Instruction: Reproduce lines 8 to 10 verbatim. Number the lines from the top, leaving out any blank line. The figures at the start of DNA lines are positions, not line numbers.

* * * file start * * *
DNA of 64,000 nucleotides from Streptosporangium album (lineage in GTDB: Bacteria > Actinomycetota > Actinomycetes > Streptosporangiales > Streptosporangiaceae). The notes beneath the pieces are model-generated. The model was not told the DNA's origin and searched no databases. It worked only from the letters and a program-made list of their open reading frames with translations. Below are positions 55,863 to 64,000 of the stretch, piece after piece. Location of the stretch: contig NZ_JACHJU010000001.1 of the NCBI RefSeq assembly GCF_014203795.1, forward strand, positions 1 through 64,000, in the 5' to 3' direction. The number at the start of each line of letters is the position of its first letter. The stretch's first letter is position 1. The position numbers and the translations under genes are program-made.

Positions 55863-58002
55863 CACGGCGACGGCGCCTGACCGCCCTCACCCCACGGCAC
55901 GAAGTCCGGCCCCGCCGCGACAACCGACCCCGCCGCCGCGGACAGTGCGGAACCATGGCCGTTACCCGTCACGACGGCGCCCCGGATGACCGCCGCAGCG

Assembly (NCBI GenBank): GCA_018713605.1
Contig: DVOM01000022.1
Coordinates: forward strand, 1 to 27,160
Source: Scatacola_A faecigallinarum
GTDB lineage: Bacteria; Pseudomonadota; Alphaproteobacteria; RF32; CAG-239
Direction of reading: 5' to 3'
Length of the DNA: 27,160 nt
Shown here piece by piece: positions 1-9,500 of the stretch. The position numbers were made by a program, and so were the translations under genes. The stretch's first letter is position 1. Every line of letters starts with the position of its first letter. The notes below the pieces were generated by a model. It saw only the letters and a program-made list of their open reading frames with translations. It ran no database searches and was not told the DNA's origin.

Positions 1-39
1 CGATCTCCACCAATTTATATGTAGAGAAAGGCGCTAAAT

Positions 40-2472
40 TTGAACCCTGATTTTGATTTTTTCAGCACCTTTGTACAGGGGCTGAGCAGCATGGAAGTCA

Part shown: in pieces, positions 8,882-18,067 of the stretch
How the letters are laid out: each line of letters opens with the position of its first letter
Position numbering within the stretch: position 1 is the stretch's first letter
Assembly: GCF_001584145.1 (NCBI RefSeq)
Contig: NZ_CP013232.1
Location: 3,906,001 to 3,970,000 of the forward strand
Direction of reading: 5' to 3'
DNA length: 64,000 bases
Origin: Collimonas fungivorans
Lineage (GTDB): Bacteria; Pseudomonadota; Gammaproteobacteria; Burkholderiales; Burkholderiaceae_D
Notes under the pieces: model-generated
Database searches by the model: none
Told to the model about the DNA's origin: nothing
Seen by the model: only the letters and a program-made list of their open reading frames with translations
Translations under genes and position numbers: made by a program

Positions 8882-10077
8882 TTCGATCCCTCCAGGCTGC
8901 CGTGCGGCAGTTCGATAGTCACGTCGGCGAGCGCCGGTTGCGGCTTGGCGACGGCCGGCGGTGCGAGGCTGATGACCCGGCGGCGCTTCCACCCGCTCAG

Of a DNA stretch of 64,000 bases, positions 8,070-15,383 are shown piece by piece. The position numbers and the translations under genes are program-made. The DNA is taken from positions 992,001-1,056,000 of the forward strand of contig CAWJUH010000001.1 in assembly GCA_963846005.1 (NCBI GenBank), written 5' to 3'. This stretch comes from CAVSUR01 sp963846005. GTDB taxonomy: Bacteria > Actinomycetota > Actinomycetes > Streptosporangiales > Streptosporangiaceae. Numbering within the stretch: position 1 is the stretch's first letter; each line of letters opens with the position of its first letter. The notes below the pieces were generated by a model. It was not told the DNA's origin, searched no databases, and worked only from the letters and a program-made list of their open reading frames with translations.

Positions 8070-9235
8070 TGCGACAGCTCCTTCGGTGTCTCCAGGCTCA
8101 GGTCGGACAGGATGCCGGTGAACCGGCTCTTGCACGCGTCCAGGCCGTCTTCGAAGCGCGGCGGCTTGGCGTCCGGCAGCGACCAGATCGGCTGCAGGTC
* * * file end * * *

Source: Scatacola_A faecigallinarum
GTDB lineage: Bacteria; Pseudomonadota; Alphaproteobacteria; RF32; CAG-239
Direction of reading: 5' to 3'